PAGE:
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Well, people often ask what price justice, and I suppose anyone who's tried to seek it knows the answer a high price. The Australian Bureau of Statistics recently released some interesting figures on the profit of the legal industry. No one will be surprised to learn that they're up and they're huge. The ABS found the legal services industry generated seven-point-seven billion dollars ($7,700,000) in income during 1998/1999.

Ninety-one per cent of that was generated by solicitor and barrister practices, They made a profit of two-point-four billion dollars ($2,400,000), solicitors operating with a profit margin of thirty-one-point four per cent.

Now, I can hear solicitors and barristers listening to this and saying, well, I don't know where these figures come from, but they don't represent me.

Well, they represent someone and someone has to pay and those paying are you.

Solicitors and barristers made one-point eight billion dollars ($1,800,000) from property work and almost one billion ($1,000,0000 from personal injury work. To be fair they carried out one-point-seven million hours of pro bono work, working for the community for nothing. But surely if this is the industry whereby justice is secured, then its clear it may be beyond the capacity of most Australians to afford it.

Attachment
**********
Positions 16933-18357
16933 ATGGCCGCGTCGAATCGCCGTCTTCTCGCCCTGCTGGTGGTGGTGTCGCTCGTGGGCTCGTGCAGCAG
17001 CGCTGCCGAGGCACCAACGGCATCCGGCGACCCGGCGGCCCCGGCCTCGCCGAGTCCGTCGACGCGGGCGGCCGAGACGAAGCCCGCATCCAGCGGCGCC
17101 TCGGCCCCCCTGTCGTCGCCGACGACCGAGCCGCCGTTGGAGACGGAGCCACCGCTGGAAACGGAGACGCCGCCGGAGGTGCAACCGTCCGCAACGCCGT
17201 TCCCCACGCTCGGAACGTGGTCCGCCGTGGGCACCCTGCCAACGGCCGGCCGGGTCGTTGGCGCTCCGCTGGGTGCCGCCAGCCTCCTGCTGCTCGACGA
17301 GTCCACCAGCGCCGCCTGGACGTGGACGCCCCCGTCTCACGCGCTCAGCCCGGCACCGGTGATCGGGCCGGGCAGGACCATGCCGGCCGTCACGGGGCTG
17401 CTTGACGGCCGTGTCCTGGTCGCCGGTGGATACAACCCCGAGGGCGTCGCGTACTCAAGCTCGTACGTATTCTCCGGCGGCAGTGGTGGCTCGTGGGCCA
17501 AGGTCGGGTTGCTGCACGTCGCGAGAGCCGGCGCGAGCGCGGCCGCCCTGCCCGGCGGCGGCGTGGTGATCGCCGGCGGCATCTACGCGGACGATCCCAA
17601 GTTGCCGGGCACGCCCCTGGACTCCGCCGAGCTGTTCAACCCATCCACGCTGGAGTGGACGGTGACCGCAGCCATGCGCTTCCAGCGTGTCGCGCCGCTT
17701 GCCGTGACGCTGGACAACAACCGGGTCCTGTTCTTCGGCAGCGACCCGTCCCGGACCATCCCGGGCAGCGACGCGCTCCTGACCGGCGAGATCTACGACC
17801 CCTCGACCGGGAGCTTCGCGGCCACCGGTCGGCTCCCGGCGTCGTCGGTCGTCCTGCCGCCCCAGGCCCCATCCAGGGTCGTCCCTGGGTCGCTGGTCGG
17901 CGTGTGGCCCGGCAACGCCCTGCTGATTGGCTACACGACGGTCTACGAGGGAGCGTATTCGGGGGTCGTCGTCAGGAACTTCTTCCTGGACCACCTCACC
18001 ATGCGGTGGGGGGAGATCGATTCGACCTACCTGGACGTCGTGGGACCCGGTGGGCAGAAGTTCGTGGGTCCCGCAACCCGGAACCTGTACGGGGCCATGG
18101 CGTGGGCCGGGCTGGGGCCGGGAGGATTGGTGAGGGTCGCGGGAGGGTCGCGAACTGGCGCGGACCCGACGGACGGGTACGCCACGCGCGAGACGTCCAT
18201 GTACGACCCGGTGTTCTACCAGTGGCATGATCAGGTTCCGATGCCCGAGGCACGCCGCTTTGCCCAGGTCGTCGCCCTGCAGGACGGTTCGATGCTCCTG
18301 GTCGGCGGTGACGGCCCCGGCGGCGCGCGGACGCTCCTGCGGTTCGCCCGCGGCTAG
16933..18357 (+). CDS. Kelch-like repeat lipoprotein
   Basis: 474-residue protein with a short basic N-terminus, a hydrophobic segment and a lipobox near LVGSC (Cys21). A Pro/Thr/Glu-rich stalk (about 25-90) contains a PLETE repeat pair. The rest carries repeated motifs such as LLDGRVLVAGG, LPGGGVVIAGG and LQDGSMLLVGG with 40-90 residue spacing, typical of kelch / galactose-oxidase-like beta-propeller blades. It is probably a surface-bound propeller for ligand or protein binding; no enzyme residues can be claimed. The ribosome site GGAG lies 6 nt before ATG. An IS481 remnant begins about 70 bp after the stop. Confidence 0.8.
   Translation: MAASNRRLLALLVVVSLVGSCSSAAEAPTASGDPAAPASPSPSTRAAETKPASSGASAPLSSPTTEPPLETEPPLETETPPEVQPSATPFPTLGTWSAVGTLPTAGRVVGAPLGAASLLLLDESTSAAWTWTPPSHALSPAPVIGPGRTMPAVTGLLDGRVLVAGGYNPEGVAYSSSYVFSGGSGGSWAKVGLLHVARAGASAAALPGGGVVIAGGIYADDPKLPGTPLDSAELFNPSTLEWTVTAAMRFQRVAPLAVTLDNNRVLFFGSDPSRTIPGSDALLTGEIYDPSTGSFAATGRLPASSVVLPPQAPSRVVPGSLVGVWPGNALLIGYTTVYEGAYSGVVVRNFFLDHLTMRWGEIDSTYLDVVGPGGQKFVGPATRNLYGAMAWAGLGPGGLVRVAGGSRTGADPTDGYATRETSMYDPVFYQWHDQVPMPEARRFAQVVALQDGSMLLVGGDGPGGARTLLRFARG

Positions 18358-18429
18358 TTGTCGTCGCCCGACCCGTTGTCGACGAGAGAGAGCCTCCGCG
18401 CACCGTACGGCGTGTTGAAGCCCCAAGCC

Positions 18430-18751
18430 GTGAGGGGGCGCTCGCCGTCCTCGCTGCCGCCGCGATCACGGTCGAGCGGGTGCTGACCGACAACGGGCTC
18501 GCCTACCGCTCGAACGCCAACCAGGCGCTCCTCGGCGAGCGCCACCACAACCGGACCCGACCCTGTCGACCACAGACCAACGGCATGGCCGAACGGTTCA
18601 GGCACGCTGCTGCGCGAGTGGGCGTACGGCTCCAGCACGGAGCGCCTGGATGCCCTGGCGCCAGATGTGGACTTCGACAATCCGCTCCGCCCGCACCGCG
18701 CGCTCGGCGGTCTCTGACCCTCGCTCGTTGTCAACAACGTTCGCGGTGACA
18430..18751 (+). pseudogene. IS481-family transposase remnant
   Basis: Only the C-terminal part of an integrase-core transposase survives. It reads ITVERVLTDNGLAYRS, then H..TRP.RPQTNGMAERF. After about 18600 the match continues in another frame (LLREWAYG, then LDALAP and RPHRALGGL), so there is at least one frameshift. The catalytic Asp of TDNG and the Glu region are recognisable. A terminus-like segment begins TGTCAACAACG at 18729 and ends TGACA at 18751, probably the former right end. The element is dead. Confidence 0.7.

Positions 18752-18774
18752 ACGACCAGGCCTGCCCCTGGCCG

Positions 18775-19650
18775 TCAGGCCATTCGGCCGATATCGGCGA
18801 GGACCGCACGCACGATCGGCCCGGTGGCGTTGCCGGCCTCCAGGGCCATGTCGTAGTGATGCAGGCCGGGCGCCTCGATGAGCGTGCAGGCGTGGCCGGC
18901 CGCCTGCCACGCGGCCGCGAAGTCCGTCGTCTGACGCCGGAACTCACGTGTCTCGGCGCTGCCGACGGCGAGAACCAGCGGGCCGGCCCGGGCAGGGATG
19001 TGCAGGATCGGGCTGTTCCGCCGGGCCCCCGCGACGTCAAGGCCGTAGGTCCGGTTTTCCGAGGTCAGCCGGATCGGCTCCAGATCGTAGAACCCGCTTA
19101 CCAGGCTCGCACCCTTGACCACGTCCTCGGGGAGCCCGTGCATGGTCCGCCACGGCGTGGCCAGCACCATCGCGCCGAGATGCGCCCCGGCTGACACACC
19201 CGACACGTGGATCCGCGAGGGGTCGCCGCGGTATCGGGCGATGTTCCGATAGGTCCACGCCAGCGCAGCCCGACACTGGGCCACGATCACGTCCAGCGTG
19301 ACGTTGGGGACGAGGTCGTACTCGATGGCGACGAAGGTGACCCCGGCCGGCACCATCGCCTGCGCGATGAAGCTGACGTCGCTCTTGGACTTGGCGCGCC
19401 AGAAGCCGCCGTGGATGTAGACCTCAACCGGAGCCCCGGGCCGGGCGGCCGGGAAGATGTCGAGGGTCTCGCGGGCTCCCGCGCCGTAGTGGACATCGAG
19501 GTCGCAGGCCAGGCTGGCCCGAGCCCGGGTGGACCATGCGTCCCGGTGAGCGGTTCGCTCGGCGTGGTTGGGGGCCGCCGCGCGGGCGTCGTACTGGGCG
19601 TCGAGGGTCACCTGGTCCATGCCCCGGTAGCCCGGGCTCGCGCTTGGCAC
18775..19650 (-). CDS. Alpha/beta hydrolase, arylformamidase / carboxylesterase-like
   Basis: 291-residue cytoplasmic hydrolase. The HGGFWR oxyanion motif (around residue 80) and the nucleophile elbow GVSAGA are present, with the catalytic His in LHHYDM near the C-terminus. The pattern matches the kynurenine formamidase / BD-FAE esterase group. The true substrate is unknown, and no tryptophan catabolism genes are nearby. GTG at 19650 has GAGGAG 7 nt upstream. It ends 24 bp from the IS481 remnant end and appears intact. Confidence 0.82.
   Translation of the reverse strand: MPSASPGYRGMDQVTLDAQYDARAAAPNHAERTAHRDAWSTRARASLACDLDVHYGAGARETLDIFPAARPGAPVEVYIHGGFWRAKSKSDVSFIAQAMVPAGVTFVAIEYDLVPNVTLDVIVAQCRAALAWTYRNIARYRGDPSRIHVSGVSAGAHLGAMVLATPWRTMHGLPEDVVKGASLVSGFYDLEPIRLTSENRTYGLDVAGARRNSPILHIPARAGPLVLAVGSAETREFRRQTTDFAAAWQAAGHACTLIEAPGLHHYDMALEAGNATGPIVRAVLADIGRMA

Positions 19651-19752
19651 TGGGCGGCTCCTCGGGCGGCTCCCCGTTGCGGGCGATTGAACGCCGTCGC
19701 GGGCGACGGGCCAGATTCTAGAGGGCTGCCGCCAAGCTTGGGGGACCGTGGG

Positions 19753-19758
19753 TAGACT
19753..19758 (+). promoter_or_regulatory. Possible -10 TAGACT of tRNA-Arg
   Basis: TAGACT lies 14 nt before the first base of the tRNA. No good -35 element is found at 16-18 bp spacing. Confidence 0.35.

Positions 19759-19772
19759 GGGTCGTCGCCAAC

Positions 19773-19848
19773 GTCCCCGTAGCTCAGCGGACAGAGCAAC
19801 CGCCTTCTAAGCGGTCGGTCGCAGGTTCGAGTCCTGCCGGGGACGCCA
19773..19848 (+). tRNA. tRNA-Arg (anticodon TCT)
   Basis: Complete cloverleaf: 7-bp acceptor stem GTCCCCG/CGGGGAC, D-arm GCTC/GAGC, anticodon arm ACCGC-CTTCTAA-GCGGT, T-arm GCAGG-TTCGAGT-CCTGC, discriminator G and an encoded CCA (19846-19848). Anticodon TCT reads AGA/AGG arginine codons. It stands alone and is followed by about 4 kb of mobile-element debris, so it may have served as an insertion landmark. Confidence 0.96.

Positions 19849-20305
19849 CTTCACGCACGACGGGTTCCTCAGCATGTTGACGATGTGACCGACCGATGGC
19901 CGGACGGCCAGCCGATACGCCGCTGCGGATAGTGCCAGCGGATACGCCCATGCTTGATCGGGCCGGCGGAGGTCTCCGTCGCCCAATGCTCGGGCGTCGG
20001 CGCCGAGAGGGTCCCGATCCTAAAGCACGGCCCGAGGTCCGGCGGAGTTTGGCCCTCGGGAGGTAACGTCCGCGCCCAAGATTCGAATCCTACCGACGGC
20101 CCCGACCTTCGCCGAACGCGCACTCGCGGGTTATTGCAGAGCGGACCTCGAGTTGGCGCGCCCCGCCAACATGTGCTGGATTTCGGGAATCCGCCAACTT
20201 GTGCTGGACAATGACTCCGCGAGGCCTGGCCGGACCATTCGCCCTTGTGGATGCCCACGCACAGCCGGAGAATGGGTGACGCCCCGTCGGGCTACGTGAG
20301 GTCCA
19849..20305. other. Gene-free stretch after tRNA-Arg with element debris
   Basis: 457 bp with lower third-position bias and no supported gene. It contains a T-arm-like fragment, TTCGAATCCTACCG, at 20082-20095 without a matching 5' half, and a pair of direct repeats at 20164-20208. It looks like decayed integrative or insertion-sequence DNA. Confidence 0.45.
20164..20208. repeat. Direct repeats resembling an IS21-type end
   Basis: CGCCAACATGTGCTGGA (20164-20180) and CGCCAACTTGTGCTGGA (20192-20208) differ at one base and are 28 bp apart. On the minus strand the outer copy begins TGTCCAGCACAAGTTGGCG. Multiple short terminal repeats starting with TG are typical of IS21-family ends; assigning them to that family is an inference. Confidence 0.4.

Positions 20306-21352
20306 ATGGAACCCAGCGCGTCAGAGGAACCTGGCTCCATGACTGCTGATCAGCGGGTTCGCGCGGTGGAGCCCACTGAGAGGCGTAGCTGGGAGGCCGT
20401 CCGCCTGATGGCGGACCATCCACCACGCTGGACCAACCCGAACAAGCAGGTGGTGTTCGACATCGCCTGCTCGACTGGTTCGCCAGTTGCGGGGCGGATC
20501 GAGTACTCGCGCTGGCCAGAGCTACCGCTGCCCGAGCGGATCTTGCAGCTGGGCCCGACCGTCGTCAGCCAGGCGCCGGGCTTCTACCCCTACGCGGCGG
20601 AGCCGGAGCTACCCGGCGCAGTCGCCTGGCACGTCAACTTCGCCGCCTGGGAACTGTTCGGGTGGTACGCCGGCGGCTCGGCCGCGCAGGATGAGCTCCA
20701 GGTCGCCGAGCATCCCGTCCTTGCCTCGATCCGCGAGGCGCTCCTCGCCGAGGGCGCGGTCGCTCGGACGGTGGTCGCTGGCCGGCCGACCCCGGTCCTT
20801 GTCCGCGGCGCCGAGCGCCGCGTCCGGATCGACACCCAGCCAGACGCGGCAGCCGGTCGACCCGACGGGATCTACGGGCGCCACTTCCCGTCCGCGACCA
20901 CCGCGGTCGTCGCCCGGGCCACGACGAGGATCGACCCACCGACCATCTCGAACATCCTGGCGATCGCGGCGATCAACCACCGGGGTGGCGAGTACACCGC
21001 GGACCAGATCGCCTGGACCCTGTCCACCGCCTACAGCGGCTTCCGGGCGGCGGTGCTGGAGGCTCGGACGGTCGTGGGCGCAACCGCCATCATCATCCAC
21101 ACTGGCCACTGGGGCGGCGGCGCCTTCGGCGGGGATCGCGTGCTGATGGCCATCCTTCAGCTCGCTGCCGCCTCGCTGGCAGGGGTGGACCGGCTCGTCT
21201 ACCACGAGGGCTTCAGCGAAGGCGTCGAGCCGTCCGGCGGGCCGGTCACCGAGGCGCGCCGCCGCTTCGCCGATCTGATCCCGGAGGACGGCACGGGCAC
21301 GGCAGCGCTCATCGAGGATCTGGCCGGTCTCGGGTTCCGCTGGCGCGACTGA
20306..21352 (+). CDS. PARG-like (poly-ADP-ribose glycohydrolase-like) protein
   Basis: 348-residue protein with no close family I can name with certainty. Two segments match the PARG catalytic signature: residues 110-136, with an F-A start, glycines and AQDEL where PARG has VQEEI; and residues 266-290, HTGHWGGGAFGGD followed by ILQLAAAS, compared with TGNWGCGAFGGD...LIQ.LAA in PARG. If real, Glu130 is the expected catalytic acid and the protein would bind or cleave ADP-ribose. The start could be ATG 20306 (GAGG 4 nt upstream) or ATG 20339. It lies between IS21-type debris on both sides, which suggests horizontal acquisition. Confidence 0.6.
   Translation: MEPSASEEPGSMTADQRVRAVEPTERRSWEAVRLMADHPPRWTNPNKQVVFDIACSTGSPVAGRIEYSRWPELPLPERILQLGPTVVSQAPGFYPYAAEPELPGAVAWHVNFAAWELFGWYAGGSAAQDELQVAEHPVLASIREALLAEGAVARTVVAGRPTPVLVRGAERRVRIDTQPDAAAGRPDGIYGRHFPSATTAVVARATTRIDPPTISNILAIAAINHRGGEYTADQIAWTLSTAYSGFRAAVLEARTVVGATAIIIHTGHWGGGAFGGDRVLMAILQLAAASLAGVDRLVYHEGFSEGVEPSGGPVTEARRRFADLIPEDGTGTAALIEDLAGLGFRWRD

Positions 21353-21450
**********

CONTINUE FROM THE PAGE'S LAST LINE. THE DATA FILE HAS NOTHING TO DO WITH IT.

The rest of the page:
You can barely find a solicitor or barrister for under a hundred and thirty dollars an hour, and they don't write a letter or answera phone without meticulously timing it so that you can be charged for it. Are we forced to the conclusion that justice is for the rich or for the corporate world? The Bureau of Statistics figures are telling us that the legal industry is a highly profitable industry if you're in it; if you are using it, a highly expensive one.

I'm Alan Jones. TV#9 and radio 2UE later 2GB


Articles in 'The Bulletin' by Pierpont/Trevor Sykes 16/9/95, and 'The Australian Financial Review' 29/12/99 by Trevor Sykes, and in 'The AFR' by John Hurst 7/1/00, and in 'The Bulletin' 4/11/97 by Geoffrey Maslen and Maria Kapardis detail the problem suggesting $20 billion a year is a realistic figure for fraud. In 'The Courier Mail' 26/5/00 Louise Branelly suggests fraud costs companies $6 billion a year.

On the 13/11/08 at the AIR Association of independent retirees Noosa Xmas Luncheon, speaker Detective Senior Constable Rod Shelton after a career as a teacher for 17 years and 24 years of police experience said Identity Fraud costs Australians $5billion a year with $500,000 victims.

Why is it so?







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